As England plans to enter its fourth and final stage reopen On Monday 19 July, Public Health England (PHE) is warning people to take steps to avoid catching and passing on the so-called winter vomiting bug.
According to PHE, 154 norovirus outbreaks have been reported in the past five weeks, compared to an average of 53 in the same period over the past five years.
The highly contagious but usually short-lived virus, which causes vomiting and diarrhea, has been reported primarily in early-year educational settings, PHE said.
Cases are returning to pre-pandemic levels as England prepares to reopen and the health system already “under stress” could be at risk, experts have warned.
Scientists have coined the word “immunity loan” To describe the phenomenon that occurs when people who have not been exposed to normal levels of viruses and bacteria experience an increase in infection upon resumption of normal life.
Dr Nick Scriven, immediate former president of the Society for Acute Medicine, said: “We are now just days away from lifting the remaining restrictions in England and our NHS is under great stress.
“This is compounded by warnings today that cases of norovirus, commonly known as the winter vomiting bug, have now reached pre-pandemic levels in the summer.
“Given the impact this will have when it makes its way into hospitals – closing beds, infecting seriously unwell people and staff absenteeism – it is clearly very worrying.
“At the moment, physicians across the country are asking themselves what the government is thinking, given the fact that healthcare is being sabotaged.”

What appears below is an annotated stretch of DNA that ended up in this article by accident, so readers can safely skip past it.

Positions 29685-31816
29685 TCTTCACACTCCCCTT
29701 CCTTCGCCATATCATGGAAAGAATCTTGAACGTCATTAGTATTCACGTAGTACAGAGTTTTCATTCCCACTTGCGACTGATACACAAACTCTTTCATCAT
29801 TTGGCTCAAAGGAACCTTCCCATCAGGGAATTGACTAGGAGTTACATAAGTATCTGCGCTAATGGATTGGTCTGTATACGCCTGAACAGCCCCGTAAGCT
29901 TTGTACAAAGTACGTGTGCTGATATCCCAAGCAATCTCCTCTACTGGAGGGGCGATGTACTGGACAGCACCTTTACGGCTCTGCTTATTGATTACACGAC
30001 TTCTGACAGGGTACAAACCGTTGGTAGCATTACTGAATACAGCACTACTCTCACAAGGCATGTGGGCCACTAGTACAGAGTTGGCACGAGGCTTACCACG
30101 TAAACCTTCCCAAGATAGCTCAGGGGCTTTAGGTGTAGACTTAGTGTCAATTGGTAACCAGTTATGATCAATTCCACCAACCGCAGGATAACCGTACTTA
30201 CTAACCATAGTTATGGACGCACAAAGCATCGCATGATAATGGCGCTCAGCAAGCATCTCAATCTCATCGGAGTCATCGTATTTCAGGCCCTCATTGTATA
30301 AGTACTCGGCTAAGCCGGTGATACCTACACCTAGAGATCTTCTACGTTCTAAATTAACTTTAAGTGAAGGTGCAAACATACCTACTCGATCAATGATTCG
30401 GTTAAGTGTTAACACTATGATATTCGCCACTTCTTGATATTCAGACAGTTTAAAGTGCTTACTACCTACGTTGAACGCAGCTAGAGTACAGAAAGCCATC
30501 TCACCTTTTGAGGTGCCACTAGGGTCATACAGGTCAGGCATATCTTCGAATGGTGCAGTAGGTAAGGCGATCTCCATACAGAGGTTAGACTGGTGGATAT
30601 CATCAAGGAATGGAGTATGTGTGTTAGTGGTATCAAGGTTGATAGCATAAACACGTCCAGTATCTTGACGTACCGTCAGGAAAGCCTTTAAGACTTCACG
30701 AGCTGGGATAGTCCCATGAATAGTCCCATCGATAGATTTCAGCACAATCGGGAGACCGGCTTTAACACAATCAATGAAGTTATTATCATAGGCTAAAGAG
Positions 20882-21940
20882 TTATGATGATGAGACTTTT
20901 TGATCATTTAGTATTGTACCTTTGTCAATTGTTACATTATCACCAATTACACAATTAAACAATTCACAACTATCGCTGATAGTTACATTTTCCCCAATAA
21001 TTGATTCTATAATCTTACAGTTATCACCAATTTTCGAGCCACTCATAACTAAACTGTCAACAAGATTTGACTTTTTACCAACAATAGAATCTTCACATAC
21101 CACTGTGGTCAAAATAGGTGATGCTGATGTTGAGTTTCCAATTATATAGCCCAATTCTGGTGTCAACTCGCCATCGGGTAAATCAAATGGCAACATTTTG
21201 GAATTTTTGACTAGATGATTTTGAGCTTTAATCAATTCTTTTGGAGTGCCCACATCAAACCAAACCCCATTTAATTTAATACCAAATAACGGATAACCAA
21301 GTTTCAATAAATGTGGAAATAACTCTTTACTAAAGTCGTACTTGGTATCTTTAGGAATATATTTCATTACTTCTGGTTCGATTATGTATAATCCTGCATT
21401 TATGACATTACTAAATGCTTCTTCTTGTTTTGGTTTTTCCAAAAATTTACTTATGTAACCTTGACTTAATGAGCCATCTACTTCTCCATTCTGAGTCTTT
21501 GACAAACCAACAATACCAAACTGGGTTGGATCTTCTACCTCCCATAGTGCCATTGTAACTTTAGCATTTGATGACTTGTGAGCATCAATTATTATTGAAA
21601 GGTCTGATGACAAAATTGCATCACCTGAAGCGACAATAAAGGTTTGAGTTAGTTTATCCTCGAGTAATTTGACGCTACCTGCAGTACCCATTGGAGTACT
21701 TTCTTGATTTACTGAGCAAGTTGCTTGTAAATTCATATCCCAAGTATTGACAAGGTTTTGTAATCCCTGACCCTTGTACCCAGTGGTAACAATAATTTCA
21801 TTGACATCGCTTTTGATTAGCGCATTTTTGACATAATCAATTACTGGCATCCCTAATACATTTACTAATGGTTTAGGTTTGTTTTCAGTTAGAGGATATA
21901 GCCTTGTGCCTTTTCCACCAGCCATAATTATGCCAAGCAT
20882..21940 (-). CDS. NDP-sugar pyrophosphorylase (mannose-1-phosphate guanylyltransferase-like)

According to PHE, norovirus is easily transmitted through contact with infected persons or contaminated surfaces.
Professor Sahir Gharbia, deputy director of the National Infection Service, PHE, said the easing of restrictions has led to an increase in cases of the virus, giving more opportunities for spread among people in the community.
He said: “Symptoms include a sudden onset of nausea, projectile vomiting and diarrhea, but can also include a high temperature, abdominal pain and aching limbs.
“If you are experiencing norovirus symptoms, stay home and do not return to work or send children to school or nursery for 48 hours after symptoms have recovered.
“With COVID-19, hand washing is really important to help stop the spread of this bug, but remember, alcohol gels don’t kill norovirus unlike COVID-19 so soap and water is best.”
Other PHE advice includes using “bleach-based household cleaners or a combination of bleach and hot water” to disinfect potentially contaminated household surfaces and commonly used items; Washing any contaminated clothing or bedding with detergent and at 60°C, preferably wearing disposable gloves and, for those infected, avoiding cooking and helping to prepare food for others for 48 hours after symptoms have stopped .